Fully to enjoy Opera North’s new production of Humperdinck’s Hansel and Gretel you need to take a trinocular perspective on it, but you can enjoy it a lot anyway. You could be mystified, if you don’t know the story, by the setting and action, as indeed I was some of the time despite having recently watched a straightforward account of it from Vienna on DVD, and having seen countless productions of it. So I would advise at least reading the plot. As so often with contemporary operatic productions, the synopsis in the programme book bears only a passing resemblance to what you see on the stage. If you are conscientious enough to read the articles in the programme book, you will find a stress, perfectly justified, on the violence of the fairy tale as narrated by the Grimms, though Humperdinck’s librettist, his sister Adelheid Wette, made it a lot more palatable for children, neglecting the fact that children welcome as much bloodthirstiness as possible.
Anyway, we are told about the traditional cruelty of stepmothers, even extending to cannibalism, and other pervasive ghastlinesses of family life as found in myths, legends and tales, not to mention real life. Finally, when the curtain rises, we see the messy kitchen of a house on a contemporary estate — this one surely affordable. There are lots of cardboard boxes around, a table and a big fridge, which of course turns out to be empty. Hansel and Gretel are amusing themselves with a video camera, pointlessly directed at utensils and at themselves. I must say that the performers of the Hansel and Gretel roles are as plausible as any I have seen, indeed Katie Bray as Hansel is ideal in all respects, having clearly studied how young boys move and what expressions they adopt. She has a lovely voice, too, and the opening scene for the two is ravishing musically. Fflur Wyn is almost as good as Gretel, though she seems to think that standing knock-kneed is something that girls persistently do. Their games are as plausible and endearing as the smartphone generation’s can be. But it’s unlikely that they would be singing anything as guileless as Humperdinck’s melodies and his sister’s words, which clearly belong to an age when childhood meant innocence.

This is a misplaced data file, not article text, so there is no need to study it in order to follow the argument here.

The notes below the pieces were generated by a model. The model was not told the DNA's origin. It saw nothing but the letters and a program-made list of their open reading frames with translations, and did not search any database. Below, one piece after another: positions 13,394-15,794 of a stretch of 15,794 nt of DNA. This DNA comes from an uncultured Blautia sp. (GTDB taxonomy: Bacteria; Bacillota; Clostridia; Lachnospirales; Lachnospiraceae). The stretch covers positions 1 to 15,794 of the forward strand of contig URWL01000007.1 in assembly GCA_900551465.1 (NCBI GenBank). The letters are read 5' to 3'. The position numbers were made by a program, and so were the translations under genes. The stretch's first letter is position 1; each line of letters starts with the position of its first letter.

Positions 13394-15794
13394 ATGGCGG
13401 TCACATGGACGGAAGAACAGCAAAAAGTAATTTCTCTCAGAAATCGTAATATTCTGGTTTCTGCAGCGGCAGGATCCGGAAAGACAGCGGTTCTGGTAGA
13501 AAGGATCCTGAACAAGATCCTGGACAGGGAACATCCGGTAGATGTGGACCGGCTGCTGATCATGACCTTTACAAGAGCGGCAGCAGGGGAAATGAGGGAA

Enter Mother, and the wonderful presence of the great Susan Bullock, who doubles as the Witch in Act Three. That is something that directors find exciting, but if you didn’t know there would be no way of telling that the two roles, one depressed, the other gleefully evil, were being taken by the same singer. Bullock is equally convincing in both roles, though the Witch gives her far more scope for her marvellous comic gifts. In this production Mother’s rage at the children doesn’t send them rushing out into the forest — a crucial element. Instead they creep behind the fridge and hide there, making their parents’ search for them absurd. The director, Edward Dick, has the sophisticated idea of turning the kitchen into a partly benign, partly terrifying forest, with trees projected on to the walls. The difference in atmosphere between the music of the two acts is overlooked, but then contemporary directors aren’t much interested in that. The children’s fright at being lost is presumably the result of their regrettable bingeing on fast food. Instead of a Sandman soothing them to sleep, and angels guarding them, we have a grandmother with an unsuitable voice, and a holiday film of her taking the children to a fair and a beach, sweet but hardly part of the magic of this opera.
The gingerbread house of Act Three is predictably the fridge miraculously full of tooth-rotting food, until the Witch comes along to spoil the scene. Bullock is hilarious, tarty in fur coat and cocktail dress, terrifying in the assiduity with which she prepares the various stuffings and sauces with which she will serve up the cooked Hansel. This whole scene is the best I have seen since 1998 in Cardiff, but it does necessitate having an old-fashioned oven, so that Gretel can push the Witch in. The redemption of the gingerbread children is rather skilfully done, with all the kitsch of a Christmas tree and other seasonal baubles.
The basic conception has quite lost meaning by this stage, but the glow of the superb orchestral playing under Christoph Altstaedt, and the chorus of brought-back-to-life children and the characters, leaves one feeling as I’m sure Humperdinck would have wanted, however much he might have objected to what went before.